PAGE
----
Once 50 million Americans had signed up not to receive marketing cold calls, did the US marketing industry bow meekly to the inevitable? No way. Two separate legal challenges were mounted and the fight goes on.
Who: The Federal Trade Commission, the US Direct Marketing Association and others
Where: Denver, Oklahoma and Washington DC
When: September/October 2003
It looked for one moment as if the highly popular introduction of a Federal US "Do not call" list had been stopped in its tracks. Effective 1 October 2003, the Federal Trade Commission had proposed a national list of individuals who did not wish to receive marketing cold calls. The move was extremely popular. Within a matter of a few weeks, no less than 50 million Americans had signed up.
Telemarketers who after September 2003 mistakenly called individuals who had registered on the list would be subject to FTC enforcement action.
The annual cost for organisations to access phone numbers in the Do not call list will be $25 per area code with a maximum annual fee of $7,375 to access numbers for the entire country.
Businesses accessing the list must previously certify under penalty of law that they are accessing the register solely to prevent telephone calls to telephone numbers on the register. More information is available here.
All seemed set fair for the system to go live 1 October 2003, when the measure came under attack in the Court for the Western district of Oklahoma. The claimants included the US Direct Marketing Association. They argued that the Federal Trade Commission's initiative was unconstitutional because it had not been done with an unambiguous grant of authority from Congress. The Judge agreed and halted introduction of the new rules.
Within days, the judgement was set to nought by the passing of a congressional measure to put right the alleged unconstitutionality. But the battle wasn't over. Within a day the measure faced another challenge. This time is was from the American Teleservices Association. One of the challenges was on free speech grounds, under the first amendment to the US Constitution. This arose out of the exemption from the do not call regime of calls made to encourage charitable donations. The claimants' rights were violated, the argument ran, because by allowing telemarketers from charitable organisations to continue to call numbers on the list, even though commercial firms would be barred from doing so, the measure discriminated against speech based upon content and identity of speakers and suppressed far more speech than was necessary. This argument was upheld by US District Court Judge Edward Nottingham and because this was a first amendment objection it could not be so easily remedied by Congress.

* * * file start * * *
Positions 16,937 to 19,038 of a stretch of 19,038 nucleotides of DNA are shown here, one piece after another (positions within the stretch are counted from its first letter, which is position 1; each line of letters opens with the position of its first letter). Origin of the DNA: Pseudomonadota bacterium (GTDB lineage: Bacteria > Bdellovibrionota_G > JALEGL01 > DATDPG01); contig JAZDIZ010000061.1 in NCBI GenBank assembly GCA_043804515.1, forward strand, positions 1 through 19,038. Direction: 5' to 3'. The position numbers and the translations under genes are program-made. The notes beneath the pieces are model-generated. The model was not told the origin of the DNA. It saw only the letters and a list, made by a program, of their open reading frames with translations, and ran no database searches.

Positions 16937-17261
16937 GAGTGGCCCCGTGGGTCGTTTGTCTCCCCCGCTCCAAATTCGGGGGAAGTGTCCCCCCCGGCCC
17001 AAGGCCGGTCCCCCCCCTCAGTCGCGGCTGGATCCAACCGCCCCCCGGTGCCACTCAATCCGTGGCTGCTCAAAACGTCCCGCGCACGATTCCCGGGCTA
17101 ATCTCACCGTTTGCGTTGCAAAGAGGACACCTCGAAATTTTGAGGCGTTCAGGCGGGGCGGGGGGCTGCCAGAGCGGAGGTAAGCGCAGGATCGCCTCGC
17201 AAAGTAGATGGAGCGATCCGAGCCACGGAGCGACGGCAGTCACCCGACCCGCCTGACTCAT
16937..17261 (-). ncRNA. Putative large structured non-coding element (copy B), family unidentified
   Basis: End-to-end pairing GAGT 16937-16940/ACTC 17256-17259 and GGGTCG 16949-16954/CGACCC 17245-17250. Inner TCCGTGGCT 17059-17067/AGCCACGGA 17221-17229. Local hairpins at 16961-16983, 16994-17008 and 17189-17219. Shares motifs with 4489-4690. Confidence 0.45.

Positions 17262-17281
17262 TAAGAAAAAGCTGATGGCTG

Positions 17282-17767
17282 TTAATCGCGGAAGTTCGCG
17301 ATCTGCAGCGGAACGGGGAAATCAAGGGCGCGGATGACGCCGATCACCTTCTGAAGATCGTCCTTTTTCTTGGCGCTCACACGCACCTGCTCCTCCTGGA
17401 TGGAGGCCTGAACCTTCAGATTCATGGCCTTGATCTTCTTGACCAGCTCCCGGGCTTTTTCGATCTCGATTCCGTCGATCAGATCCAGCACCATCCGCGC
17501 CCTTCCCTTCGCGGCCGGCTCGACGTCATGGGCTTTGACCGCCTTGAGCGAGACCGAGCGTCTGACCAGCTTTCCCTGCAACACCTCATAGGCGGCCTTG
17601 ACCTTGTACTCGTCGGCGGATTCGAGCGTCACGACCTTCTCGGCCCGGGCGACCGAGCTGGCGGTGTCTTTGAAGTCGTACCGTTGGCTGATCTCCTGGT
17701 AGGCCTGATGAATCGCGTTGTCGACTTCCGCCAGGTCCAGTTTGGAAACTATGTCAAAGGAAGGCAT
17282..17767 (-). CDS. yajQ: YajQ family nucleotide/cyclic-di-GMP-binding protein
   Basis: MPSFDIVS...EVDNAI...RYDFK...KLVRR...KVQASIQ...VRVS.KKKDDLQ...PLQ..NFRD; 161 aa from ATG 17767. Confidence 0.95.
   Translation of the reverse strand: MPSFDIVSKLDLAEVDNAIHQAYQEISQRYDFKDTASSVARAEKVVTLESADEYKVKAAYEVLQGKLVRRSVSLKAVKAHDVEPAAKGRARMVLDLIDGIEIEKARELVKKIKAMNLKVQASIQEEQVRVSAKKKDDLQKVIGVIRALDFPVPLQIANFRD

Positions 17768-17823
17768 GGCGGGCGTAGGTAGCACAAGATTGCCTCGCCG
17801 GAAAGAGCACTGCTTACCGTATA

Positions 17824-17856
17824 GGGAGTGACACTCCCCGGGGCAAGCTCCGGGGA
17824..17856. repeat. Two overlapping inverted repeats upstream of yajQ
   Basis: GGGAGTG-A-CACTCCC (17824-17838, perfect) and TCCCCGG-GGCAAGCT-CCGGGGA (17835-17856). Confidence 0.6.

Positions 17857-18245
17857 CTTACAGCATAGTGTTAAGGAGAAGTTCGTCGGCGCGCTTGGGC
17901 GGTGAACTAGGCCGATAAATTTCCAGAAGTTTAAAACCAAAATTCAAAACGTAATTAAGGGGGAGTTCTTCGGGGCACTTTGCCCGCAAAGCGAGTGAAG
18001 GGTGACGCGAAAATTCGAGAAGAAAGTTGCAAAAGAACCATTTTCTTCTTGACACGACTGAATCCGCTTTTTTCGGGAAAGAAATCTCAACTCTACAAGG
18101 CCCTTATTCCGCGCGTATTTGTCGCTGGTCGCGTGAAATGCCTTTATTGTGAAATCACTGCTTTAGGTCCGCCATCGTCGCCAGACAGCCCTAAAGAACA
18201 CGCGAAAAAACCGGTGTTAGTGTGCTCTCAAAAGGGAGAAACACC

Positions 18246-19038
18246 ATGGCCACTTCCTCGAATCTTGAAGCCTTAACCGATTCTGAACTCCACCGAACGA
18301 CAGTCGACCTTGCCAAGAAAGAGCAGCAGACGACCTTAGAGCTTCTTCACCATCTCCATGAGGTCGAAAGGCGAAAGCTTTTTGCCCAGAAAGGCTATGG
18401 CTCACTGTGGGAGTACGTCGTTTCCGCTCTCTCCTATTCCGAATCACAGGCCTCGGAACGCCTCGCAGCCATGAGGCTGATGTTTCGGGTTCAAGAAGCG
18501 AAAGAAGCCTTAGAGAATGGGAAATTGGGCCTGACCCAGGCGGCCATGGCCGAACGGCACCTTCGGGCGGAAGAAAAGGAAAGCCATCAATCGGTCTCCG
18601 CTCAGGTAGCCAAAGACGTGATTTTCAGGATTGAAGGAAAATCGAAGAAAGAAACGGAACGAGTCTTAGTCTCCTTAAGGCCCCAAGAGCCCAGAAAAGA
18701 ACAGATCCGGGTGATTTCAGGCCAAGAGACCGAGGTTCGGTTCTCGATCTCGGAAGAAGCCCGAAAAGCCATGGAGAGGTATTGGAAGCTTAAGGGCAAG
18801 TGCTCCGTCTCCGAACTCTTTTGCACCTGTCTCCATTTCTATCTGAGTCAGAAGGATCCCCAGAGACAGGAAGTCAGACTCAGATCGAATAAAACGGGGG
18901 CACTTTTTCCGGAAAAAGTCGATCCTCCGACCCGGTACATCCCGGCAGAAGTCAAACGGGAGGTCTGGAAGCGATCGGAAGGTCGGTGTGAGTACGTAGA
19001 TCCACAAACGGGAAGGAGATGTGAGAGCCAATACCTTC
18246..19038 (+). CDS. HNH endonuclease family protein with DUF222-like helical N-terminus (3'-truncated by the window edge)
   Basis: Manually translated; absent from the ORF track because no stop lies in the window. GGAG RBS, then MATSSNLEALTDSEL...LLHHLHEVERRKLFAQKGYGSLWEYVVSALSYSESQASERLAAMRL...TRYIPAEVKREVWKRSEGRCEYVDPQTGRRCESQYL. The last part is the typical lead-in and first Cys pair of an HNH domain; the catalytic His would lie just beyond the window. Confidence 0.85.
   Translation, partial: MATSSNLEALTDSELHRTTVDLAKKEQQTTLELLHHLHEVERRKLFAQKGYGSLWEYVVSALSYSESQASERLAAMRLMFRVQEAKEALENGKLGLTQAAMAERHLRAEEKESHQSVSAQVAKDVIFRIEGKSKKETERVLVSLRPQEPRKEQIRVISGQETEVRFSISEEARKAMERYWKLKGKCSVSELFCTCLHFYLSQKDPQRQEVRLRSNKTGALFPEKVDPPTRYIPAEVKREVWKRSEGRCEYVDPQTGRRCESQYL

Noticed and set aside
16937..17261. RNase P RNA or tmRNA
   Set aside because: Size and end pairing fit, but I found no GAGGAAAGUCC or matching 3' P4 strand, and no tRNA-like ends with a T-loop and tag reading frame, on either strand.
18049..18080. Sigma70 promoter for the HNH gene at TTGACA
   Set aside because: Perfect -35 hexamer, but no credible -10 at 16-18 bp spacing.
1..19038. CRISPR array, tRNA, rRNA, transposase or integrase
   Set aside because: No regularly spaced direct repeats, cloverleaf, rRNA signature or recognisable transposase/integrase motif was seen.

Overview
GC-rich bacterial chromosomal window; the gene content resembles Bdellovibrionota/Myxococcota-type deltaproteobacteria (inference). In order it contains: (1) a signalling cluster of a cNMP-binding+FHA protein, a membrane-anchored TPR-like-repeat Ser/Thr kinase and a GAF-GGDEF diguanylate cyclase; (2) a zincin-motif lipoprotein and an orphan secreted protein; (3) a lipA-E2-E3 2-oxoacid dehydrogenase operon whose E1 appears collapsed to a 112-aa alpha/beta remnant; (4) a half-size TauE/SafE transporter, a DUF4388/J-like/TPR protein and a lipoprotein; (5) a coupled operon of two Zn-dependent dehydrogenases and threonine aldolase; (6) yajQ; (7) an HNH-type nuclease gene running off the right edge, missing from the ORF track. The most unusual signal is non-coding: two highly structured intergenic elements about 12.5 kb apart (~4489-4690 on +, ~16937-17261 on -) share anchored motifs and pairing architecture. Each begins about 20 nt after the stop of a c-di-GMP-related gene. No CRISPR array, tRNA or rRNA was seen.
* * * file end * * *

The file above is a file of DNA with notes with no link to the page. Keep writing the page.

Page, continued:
At that point, therefore, the scheme could not go ahead on 1 October without a further court ruling, but that was exactly what happened.
The Court of Appeal in Denver ruled that telemarketers must abide by the Do not call register pending the Court's further decision on whether Judge Nottingham's adjudication should be upheld.
Why this matters:
So at the time of writing, the Federal Trade Commission is not blocked from administering and enforcing the Do not call rule, at least not for the time being.
The US Direct Marketing Association has called on its members to abide by the decision of the court and the wishes of consumers, but it has still sounded a note of caution by voicing a broad range of concerns. This, despite a poll of American households during the period October 1-5, which indicated that 72% of households reported that having registered for the list, this was either effective or very effective in reducing calls.
Amongst the DMA's concerns are the fact that the government registry does not serve as a one stop shop for consumers and marketers owing to dozens of separate state do not call lists that exist in parallel. They also object to the high cost of accessing the list and a lack of proper authentication procedures built into the internet registration process. The next stage in the litigation is oral argument in the appeal, which is due for 10 November 2003.